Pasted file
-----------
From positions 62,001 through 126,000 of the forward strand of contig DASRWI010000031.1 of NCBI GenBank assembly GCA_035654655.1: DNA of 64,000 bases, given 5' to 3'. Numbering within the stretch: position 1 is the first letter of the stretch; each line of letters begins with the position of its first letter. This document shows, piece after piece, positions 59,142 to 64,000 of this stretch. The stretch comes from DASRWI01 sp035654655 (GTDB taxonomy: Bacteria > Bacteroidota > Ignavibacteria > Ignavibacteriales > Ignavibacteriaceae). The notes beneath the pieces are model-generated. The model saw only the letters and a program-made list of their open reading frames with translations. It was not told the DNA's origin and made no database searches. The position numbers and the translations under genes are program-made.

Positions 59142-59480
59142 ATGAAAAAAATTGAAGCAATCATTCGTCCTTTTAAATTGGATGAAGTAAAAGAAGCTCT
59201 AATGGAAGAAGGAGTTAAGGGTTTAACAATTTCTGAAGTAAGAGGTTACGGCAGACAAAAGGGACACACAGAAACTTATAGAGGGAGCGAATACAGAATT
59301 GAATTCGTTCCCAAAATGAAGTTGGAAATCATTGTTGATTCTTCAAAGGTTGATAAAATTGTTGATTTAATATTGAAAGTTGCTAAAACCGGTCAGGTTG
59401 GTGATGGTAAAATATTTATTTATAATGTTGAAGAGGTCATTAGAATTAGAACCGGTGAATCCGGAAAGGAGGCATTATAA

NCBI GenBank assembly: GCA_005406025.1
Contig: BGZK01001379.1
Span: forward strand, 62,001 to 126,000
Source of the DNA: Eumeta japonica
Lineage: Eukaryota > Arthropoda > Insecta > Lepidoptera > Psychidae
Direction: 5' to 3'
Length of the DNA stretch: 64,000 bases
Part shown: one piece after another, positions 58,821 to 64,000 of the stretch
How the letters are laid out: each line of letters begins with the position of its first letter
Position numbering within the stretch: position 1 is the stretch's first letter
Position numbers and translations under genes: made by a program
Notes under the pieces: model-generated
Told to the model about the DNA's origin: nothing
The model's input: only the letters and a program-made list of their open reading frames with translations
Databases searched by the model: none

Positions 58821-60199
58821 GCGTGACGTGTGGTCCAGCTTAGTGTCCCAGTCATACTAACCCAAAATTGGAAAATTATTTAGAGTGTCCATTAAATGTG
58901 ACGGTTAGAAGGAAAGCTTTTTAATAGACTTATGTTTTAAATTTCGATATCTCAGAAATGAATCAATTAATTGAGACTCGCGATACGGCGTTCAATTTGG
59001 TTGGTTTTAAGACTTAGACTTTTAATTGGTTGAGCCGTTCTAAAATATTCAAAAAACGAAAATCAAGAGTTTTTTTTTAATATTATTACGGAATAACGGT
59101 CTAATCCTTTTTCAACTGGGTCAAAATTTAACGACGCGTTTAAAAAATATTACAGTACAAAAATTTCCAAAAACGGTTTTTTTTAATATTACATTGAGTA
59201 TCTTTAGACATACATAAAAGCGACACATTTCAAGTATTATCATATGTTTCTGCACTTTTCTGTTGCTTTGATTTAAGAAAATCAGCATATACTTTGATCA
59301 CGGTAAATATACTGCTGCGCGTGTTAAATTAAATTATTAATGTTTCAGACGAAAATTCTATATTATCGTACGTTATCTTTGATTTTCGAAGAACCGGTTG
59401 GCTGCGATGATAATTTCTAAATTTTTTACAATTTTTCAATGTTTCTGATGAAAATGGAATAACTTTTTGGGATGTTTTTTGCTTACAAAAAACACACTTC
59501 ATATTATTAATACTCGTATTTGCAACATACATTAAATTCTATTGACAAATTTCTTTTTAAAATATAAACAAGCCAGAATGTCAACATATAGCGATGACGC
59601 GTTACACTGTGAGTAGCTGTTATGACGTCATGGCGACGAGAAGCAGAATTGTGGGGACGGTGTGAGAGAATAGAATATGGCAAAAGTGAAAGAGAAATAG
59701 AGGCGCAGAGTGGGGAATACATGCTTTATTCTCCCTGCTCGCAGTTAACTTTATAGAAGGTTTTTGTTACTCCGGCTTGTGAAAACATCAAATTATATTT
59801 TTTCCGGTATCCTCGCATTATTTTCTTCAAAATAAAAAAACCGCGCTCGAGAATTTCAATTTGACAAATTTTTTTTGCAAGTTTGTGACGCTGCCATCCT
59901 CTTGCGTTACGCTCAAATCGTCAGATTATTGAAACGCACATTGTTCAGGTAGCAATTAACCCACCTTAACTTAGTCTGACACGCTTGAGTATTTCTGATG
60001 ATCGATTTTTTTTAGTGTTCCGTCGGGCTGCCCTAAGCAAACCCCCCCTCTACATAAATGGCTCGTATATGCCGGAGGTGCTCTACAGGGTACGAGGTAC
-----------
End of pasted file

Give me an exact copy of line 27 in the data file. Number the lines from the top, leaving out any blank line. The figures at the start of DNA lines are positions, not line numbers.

59201 TCTTTAGACATACATAAAAGCGACACATTTCAAGTATTATCATATGTTTCTGCACTTTTCTGTTGCTTTGATTTAAGAAAATCAGCATATACTTTGATCA